Many chemical bonds are known to be polarisable. Similarly, many ions are also known to be polarisable. Examples include the carbon-iodine bond and the carbonate ion. Recently, I have read that the carbon-fluorine bond is, in fact, non-polarisable. Reasons for this include the high electronegativity of fluorine and the small sizes of the carbon and fluorine atoms.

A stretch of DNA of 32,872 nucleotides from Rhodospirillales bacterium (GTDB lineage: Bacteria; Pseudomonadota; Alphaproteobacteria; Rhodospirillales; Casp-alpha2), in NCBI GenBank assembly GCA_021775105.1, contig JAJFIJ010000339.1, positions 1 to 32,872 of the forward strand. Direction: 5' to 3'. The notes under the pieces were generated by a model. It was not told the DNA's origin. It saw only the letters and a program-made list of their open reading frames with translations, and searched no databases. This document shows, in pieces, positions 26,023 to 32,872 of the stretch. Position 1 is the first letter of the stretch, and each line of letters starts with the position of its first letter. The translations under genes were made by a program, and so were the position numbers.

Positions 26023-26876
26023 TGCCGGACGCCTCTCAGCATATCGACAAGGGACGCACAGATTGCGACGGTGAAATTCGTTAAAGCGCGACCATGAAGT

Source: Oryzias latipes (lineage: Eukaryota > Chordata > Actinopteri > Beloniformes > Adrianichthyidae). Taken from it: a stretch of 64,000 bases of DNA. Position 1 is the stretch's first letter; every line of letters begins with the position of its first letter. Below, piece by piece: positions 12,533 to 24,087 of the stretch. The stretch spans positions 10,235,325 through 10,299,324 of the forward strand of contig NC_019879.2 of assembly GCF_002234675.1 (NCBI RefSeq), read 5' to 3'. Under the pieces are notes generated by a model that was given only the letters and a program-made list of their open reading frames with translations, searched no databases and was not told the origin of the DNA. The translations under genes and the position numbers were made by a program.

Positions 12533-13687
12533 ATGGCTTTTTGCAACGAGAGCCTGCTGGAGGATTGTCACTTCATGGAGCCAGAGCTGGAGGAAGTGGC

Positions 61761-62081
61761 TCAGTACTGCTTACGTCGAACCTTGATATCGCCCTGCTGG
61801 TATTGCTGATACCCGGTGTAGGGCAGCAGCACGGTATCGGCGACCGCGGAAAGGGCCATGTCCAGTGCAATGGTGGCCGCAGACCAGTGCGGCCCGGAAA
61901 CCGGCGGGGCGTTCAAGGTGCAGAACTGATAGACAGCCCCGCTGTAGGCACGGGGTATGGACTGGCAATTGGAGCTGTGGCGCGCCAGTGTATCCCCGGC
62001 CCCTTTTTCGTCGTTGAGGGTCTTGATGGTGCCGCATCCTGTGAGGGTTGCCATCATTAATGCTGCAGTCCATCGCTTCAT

- Do other non-polarisable bonds exist?
- What factors would contribute to a chemical bond being non-polarisable?